So, without Android adopting 4G, Apple would never be able to follow suit, unless they want to receive the same complaints. Not that that would stop them, necessarily. Did you like all those dropped calls with the early iPhone because you were stuck on AT&T?

  • by Jeff DeMaagd (2015) on Wednesday February 08, 2012 @02:02AM (#38963765) Homepage Journal

    My parents had to charge their Nextel phones every day or risk a dead phone on the second day.

    I do charge my iPhone every day out of habit because I tend to forget once in a while, and if I forget two days in a row, I might be in trouble.

    You might think iPhone started it, but people got in the habit of charging smart phones, regardless of brand, and this was before iPhone was available.

  • Re:Apple again (Score:5, Interesting)

    by tlhIngan (30335) <<ten.frow> <ta> <todhsals>> on Wednesday February 08, 2012 @02:26AM (#38963901)

    So, without Android adopting 4G, Apple would never be able to follow suit, unless they want to receive the same complaints. Not that that would stop them, necessarily. Did you like all those dropped calls with the early iPhone because you were stuck on AT&T?

    Two different issues.

    First, Apple chose not to go LTE for one very good reason - the current LTE chipsets suck.

    Here's the thing. LTE is a data standard. It doesn't define a voice standard, and there's proposals on how to do voice-over-LTE. And people want to do voice calls. So LTE phones right now hop onto the UMTS (or CDMA) network in order to handle a voice call, while doing LTE for data. The problem is that LTE phones now need two chips - one to do LTE, another to do 3G/voice (ever notice how the LTE versions of phones are always larger? It's not just the larger battery). The iPhone doesn't have enough space for another chip. Plus the extra chip takes power.

    Now, Qualcomm has announced their roadmap that has a combined LTE/UMTS/GSM/CDMA baseband (listed as LTE+voice) in a single chip, which is anticipated to be in the next iPhone.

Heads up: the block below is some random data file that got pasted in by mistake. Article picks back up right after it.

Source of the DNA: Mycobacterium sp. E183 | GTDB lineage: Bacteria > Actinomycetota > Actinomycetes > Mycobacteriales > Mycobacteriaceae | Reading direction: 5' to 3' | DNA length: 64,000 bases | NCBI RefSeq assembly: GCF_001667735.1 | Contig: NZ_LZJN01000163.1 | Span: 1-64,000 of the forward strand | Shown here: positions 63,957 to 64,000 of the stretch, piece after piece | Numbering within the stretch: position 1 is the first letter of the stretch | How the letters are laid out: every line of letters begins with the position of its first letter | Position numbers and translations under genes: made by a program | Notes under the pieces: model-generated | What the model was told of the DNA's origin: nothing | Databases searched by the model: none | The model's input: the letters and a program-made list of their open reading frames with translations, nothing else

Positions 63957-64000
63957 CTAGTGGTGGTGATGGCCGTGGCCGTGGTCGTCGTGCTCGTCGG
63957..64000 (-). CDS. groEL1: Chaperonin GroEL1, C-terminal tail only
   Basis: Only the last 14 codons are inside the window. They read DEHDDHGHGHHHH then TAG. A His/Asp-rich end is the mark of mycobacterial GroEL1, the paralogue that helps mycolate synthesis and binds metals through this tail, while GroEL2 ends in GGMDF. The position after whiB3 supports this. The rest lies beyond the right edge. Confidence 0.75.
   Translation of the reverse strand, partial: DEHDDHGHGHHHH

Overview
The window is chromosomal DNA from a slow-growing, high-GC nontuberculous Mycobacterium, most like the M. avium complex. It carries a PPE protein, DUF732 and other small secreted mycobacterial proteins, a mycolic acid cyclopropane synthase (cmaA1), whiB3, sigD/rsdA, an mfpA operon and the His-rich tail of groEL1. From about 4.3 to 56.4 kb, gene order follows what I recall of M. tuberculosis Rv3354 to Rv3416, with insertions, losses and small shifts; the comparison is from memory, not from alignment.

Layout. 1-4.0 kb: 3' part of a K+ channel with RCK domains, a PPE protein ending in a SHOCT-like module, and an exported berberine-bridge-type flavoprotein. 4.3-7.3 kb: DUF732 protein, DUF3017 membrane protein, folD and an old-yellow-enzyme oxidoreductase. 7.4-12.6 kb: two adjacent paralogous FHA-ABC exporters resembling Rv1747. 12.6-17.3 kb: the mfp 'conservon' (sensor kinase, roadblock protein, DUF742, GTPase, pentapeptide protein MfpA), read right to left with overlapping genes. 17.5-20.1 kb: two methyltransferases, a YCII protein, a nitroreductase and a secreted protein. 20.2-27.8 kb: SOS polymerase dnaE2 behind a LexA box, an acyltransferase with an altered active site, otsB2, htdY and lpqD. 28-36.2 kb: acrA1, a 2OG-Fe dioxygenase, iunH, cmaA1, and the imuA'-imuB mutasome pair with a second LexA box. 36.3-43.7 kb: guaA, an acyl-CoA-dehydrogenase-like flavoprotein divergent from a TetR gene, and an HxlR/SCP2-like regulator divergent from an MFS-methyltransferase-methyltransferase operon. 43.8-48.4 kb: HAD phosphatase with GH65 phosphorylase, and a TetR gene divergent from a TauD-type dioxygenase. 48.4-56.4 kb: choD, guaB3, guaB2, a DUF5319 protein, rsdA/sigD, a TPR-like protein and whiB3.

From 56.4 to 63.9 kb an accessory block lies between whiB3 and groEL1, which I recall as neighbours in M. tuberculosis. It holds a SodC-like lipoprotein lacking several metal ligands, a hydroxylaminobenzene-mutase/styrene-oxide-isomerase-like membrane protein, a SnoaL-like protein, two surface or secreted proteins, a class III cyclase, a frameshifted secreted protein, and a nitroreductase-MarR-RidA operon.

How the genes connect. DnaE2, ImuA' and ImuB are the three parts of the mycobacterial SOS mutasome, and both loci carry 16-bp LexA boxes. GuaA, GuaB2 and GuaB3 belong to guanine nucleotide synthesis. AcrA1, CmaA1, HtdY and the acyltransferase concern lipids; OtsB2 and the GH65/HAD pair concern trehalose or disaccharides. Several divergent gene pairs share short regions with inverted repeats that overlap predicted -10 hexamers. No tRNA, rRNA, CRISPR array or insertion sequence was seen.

As for AT&T's dropped calls - it was because of over-aggressive power management from iPhones causing the control channel to be congested (which leads to dropped calls everwyhere in general). The irony being that the cells on AT&T were very underutilized (30-40%) but the control channel being completely saturated means dropped calls, slow data and other things.

    As for who drives things - well, the carriers work with handset manufacturers. The carriers want to deploy the Next Big Thing that can charge customers more money for, and since Apple's basically an untouchable (the carrier bends to Apple's will), they work with HTC and others to stick in new chips to try to get people to pay more for a new network.

    LTE deployment is quite interesting. When the (original 2G) iPhone came out, the 3G deployment in North America was quite spotty (the North American carriers chose 2G+ technolgies prior to the proper 3G rollout), but quite solid in Europe and Asia. These days, LTE deployment in North America is far more than Europe and Asia

  • by AdamHaun (43173) on Wednesday February 08, 2012 @02:27AM (#38963909) Journal

    I've never understood why a receive-only technology is disabled by something meant to stop emission of radio waves...

    Radio receivers use a local oscillator to demodulate the signal. This oscillator can radiate interference. Here's some more info:

    http://en.wikipedia.org/wiki/Superheterodyne_receiver#Local_oscillator_radiation [wikipedia.org]

  • Re:Very frustrating (Score:3, Interesting)

    by jpwilliams (2430348) on Wednesday February 08, 2012 @03:00AM (#38964027)

    Hate to say it, but I just got served!

      http://batteryuniversity.com/learn/article/how_to_prolong_lithium_based_batteries [batteryuniversity.com]

    Good article. I thought it was bad to keep it plugged in and good to let it run. Turns out it's the opposite!

    Anyone know if the same applies for laptops?

  • by Bazer (760541) on Wednesday February 08, 2012 @03:30AM (#38964163)
    I'm in Central Europe and there has been complete 4G coverage in major cities before Apple even considered using it in the next iPhone. These days I can get 4G coverage in the outback (and I do need my tubes to be HD in there). Please don't excuse carriers in the US for not upgrading the infrastructure. They're robbing you blind.